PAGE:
Developers must have access to tools and information so they can improve their craft.
Today, almost every developer lacks ready access (or any access) to usable, digestible, comprehensive data about how they are changing or impacting code quality. The first step in the journey of developer coaching and evaluation is to give developers access to this data.
The second step which we expect and encourage is self-exploration by those developers to understand their contributions, to experiment, and to measure the impact of their work over time.
The third step is coaching, where a mentor or manager gives directive advice or suggestions on how a developer should change their behavior.
The final step is evaluation. Developers must first have access to usable tools, have had a chance to understand, internalize and use the data, and have received coaching. Only then do we recommend using code quality data as a component of developer evaluations.
Developers have a professional obligation to improve their craft. That is why they are professionals.
Sema accepts that not every developer will be satisfied by our approach. We aspire to satisfy every developer that this approach is not only better than today's state but genuinely good.
We recognize that we will not convince everybody, but we commit to using our best efforts to help developers to see it as we see it: that what Sema is building represents a fundamental step forward for the software engineering profession by giving engineers the right tools to inform and improve their practice.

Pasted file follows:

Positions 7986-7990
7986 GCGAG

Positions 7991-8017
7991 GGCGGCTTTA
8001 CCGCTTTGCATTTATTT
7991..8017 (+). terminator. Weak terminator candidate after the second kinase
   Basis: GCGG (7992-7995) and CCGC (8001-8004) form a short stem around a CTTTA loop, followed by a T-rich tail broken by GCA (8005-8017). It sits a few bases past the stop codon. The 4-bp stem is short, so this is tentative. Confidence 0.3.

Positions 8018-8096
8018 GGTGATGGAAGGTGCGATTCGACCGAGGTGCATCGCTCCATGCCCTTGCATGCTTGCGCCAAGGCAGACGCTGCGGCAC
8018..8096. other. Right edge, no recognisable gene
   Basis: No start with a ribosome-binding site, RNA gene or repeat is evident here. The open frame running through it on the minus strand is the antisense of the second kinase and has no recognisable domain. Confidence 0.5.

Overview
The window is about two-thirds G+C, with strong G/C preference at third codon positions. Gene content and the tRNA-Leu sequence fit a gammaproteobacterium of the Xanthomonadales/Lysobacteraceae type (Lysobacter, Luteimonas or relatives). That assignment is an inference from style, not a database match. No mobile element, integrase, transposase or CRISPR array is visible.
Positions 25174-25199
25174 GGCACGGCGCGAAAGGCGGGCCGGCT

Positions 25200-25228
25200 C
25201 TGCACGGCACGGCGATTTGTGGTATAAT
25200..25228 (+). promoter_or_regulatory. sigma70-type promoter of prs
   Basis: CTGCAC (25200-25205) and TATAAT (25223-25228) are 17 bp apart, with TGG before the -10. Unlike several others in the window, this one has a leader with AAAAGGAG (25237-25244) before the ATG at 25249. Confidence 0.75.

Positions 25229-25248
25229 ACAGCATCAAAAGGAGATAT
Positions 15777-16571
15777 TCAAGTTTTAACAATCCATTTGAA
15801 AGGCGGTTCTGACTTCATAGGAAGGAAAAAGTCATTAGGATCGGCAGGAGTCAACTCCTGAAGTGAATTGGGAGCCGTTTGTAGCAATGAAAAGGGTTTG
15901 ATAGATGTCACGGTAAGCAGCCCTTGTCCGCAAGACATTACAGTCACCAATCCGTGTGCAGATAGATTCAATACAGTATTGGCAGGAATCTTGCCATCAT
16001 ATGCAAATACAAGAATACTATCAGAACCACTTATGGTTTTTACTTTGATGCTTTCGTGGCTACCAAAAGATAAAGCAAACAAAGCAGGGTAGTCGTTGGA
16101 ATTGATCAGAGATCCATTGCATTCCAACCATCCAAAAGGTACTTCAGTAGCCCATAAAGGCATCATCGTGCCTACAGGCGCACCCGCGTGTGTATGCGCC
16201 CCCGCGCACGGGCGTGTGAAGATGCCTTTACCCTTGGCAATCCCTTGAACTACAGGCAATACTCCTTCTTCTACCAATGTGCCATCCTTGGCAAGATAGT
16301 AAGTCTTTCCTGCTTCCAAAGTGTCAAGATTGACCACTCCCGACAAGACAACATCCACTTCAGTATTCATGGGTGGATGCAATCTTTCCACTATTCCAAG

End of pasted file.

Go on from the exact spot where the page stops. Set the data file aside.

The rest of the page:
Sema believes that developers have an obligation to continuous self-improvement. That is non-negotiable for us. Lawyers, teachers, and doctors have an obligation to continue to get better at their craft. Likewise, software engineering is a profession that comes with professional obligations and responsibilities, and that includes doing right by your end user.
We are doing our best to build our contribution to an evaluation system that engineers will like. But we're not just serving engineers: we are helping developers better serve the end users of your code. You may not always love what the data tells you, but you have an obligation to get continually better at your craft.
Coach before you evaluate.
Sema strongly recommends that organizations coach developers towards better performance before beginning evaluation.
We believe that measuring developer contributions to code quality is an essential ingredient in making code better and organizations stronger. We believe this data can and should be used both for coaching and evaluation purposes. However, we believe that outside of unusual circumstances, the first step should always be coaching. We think this is the best outcome for the organization and the most appropriate way to support the professionals who work at the organization.
Sema has an obligation to share the theory behind our methods and metrics, and a responsibility to explain how those different components are aggregated into a picture of developer contributions. Therefore, we will be transparent on our concepts and the aggregation of our methods, but the specific methods used in our solutions are proprietary to Sema and will not be shared.
How Sema puts these principles to work.
The first step is for developers to have access to Sema's solutions, such as Sema Maintenance Platform so they can understand the impact of their code.
Second, developers use the tool so that they can experiment with it and understand their impact.
Third, Sema's solution is used as the basis for coaching. That coaching is inquiry-based and two-way. For example, “help me understand the tradeoffs you made about the code, and the impact on functional and nonfunctional requirements.”
Fourth, Sema's solution is used as a component of evaluations, but only as one contributing element, supplementing code reviews, interviews, and other methods.